Travel Briefs

A number of parades, salutes and rituals are coming up in which traditional ceremonies will be held at the Tower of London. April 21 — at 1 p.m. a 62-gun salute for HM The Queen’s birthday. June 2 — at 1 p.m. a 62-gun salute for the anniversary of the coronation of Queen Elizabeth II. June 10 — at 1 p.m. a 62-gun salute for HRH Prince Philip’s birthday. June 4 — at 1 p.m. a 62-gun salute for HM The Queen’s official birthday.

A Brazilian judge in early January ordered police to stop fingerprinting and photographing U.S. visitors to Rio de Janeiro, arguing the practice might hurt tourism in the city. The judge, in Brasilia, overturned a Dec. 29 order by a judge in northwestern Brazil to retaliate for U.S. fingerprinting and photographing of visitors. (In January, the U.S. began taking digital photographs and inkless fingerprints of visitors from countries that require visas, part of a program intended to thwart...

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A fierce cyclone hit Niue Island in the South Pacific, Jan. 6, leaving infrastucture disrupted and many vacationers’ plans canceled until further notice.

Some establishments were completely demolished, including Niue Hotel, Waimanu Guesthouse and a couple of dive shops. At press time, electricity was largely restored and about a third of the island’s tourism facilities were operational, but services such as water, communications and fuel remained a problem.

A cross-border tunnel opened between France and Spain through the western Pyrenees on Jan. 17. The 5.3-mile Somport Road Tunnel starts near Urdos, less than two kilometers south of Fort du Portalet on the French side, and emerges near Canfranc, the terminus for trains from Jaca in Spain.

Much controversy surrounds the building of the tunnel as environmental groups, who favored reopening a rail link instead, fear heavy traffic in the frontier will bring pollution and also threaten...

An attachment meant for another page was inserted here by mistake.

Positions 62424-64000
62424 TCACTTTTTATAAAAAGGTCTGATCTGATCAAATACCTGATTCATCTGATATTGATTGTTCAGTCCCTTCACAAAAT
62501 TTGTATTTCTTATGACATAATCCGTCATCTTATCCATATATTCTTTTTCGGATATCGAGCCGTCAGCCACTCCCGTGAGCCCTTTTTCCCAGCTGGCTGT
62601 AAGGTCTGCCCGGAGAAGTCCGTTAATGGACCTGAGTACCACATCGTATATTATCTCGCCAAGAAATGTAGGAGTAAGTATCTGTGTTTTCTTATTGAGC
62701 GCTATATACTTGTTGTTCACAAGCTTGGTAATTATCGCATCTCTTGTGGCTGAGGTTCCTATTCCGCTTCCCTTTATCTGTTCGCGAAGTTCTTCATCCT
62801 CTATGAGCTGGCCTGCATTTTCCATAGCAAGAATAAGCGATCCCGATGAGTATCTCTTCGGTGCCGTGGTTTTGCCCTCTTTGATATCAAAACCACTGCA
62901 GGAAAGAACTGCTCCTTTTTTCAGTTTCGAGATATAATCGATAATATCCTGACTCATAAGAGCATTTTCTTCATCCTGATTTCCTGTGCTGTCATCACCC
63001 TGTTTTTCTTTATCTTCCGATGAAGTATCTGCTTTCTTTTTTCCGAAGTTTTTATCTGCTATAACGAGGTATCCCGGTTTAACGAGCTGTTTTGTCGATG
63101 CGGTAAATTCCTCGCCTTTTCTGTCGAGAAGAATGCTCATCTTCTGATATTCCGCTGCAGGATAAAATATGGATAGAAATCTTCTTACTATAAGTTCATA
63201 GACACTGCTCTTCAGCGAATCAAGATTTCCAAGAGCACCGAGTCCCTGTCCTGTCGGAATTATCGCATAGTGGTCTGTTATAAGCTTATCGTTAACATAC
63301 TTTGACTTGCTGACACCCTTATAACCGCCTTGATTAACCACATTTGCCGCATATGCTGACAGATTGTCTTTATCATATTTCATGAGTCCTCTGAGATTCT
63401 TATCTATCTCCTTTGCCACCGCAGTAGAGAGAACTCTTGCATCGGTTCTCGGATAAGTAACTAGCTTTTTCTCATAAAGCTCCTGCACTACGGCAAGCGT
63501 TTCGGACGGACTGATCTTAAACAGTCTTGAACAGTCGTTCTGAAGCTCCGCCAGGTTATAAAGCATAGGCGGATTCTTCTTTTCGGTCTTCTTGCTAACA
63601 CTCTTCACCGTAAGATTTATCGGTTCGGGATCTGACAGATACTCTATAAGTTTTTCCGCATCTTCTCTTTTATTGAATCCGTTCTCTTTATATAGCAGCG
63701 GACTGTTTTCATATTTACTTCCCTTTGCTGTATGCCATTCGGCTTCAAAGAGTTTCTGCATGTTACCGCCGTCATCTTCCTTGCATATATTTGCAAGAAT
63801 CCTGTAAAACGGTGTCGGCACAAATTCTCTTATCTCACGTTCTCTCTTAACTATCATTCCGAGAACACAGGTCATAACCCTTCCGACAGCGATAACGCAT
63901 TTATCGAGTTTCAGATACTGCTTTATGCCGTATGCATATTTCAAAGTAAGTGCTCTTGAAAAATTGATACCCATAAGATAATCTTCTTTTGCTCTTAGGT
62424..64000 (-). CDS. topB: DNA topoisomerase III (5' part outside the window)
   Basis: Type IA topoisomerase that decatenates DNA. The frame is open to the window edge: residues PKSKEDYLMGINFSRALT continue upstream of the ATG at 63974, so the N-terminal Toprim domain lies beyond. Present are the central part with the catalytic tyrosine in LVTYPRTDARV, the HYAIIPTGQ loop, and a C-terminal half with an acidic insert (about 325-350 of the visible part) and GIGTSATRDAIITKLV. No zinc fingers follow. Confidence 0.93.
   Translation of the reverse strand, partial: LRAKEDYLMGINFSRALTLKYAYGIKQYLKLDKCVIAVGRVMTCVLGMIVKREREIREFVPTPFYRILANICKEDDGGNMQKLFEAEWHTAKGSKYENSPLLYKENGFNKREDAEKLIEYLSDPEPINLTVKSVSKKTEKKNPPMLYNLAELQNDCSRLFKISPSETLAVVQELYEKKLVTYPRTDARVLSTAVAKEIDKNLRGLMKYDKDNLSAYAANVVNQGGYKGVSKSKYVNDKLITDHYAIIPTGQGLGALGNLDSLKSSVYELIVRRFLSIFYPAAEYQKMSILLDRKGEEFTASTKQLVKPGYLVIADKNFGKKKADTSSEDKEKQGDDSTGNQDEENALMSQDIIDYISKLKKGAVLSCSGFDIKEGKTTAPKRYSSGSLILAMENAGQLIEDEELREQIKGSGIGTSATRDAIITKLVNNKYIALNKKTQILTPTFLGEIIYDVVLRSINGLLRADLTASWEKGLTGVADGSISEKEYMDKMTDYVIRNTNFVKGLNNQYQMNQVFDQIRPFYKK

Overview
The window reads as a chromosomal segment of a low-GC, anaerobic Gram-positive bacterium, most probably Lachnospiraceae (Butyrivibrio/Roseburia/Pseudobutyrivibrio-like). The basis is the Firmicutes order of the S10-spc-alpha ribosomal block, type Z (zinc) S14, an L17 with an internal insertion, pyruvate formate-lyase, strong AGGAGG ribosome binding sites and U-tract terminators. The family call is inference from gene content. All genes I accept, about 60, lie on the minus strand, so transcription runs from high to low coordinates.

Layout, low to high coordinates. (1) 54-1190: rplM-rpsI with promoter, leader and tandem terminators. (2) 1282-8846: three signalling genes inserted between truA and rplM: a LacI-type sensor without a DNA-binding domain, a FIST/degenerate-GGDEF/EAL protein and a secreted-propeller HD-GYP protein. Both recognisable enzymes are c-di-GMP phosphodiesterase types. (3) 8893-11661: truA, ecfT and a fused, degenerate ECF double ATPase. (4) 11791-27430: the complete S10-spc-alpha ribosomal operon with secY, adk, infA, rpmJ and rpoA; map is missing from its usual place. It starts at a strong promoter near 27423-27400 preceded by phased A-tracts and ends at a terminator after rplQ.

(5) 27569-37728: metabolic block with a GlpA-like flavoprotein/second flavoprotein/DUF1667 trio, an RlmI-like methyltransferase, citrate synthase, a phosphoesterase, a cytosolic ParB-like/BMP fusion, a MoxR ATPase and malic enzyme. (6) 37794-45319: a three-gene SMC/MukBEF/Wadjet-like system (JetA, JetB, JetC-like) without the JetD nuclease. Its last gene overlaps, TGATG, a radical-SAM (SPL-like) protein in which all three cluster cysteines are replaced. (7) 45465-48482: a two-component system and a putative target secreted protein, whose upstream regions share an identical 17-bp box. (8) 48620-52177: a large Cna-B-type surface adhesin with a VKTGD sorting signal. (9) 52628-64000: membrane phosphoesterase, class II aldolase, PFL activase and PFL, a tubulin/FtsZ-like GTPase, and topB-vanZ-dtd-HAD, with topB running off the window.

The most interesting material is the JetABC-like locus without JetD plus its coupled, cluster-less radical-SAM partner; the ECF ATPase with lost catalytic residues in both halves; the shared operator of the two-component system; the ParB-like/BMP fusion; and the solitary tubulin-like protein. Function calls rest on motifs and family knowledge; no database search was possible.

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Britain’s Department of Health is closing loopholes that allow foreign tourists to take advantage of free medical care in public hospitals. Some were abusing the system, including pregnant women who timed their visits to give birth in British hospitals, where they would not be charged.

As of April 2004, under the new regulations travelers who become ill or are injured during their visit to the U.K. will have to pay for treatment, even in National Health Service facilities. Overseas...

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In October 2003, a man who had been working in a rural village in Haiti returned to Pennsylvania and was admitted to a hospital with a severe sore throat and respiratory distress. He was diagnosed with respiratory diphtheria and died. The clinical efficacy of the diphtheria vaccine is 97%, but the man had never been immunized.

Diphtheria is contracted by inhaling the bacteria directly from an infected person. It can lead to heart failure, paralysis and coma. Even death can occur in as...

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Scheduled to open in Berlin in June 2004 is an exhibition of works by photographer Helmut Newton, who presented 1,000 of his photographs to the city in October ’03.

Newton was born in the German capital in 1920 and studied photography there before he left Nazi Germany in 1938. He died in a car crash on Jan. 23, 2004, in Los Angeles, where he spent winters away from his summer home of Monte Carlo.

Newton was known for his fashion and nude photographs. His works are on long-term...

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2004 marks the bicentenary of the Royal Horticultural Society, and Britain is celebrating with the Year of Gardening. Marking the occasion, the 2004 edition of a garden-visiting guide has increased the number of gardens featured to 1,250 and reduced its price to £12.99. In the 672-page paperback “The Daily Telegraph Good Gardens Guide” (2004, Frances Lincoln, Ltd., ISBN 0711222622 — 672 pp., $24.95), all the places featured are open to the public.